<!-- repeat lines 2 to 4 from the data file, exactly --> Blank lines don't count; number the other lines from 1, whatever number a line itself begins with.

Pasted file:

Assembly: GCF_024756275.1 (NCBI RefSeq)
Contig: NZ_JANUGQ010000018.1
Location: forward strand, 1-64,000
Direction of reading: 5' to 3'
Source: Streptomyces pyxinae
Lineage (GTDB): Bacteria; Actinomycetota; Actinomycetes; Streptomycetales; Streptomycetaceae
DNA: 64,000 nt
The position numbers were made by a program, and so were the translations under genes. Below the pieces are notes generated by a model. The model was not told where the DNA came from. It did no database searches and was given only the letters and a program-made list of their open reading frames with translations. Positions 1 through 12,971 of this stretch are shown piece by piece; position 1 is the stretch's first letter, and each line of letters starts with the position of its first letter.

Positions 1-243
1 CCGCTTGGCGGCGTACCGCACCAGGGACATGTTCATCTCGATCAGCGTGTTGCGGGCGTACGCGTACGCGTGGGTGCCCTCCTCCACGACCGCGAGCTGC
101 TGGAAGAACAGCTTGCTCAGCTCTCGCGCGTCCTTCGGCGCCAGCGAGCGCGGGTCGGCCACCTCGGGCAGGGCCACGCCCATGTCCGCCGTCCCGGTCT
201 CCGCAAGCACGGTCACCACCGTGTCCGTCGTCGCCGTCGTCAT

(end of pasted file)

Contig: NZ_JANUGQ010000018.1
Location: forward strand, 1-64,000
Direction of reading: 5' to 3'